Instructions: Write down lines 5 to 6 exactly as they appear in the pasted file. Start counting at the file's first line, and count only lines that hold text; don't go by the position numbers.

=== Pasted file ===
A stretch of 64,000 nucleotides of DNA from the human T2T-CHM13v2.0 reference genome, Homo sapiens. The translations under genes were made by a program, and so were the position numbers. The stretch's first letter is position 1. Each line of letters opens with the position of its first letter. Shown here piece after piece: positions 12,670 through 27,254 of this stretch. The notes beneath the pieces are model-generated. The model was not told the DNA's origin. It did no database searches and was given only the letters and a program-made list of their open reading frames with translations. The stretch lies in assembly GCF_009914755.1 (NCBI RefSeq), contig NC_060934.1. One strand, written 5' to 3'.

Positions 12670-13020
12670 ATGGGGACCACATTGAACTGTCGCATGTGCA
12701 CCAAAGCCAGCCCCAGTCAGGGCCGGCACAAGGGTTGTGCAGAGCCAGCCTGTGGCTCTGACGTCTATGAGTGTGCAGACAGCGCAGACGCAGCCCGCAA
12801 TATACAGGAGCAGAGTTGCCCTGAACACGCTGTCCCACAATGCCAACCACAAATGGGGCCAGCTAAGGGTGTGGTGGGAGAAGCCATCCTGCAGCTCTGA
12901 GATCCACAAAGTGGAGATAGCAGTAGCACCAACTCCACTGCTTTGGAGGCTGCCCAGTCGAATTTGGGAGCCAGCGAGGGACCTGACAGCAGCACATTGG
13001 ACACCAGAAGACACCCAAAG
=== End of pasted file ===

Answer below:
12801 TATACAGGAGCAGAGTTGCCCTGAACACGCTGTCCCACAATGCCAACCACAAATGGGGCCAGCTAAGGGTGTGGTGGGAGAAGCCATCCTGCAGCTCTGA
12901 GATCCACAAAGTGGAGATAGCAGTAGCACCAACTCCACTGCTTTGGAGGCTGCCCAGTCGAATTTGGGAGCCAGCGAGGGACCTGACAGCAGCACATTGG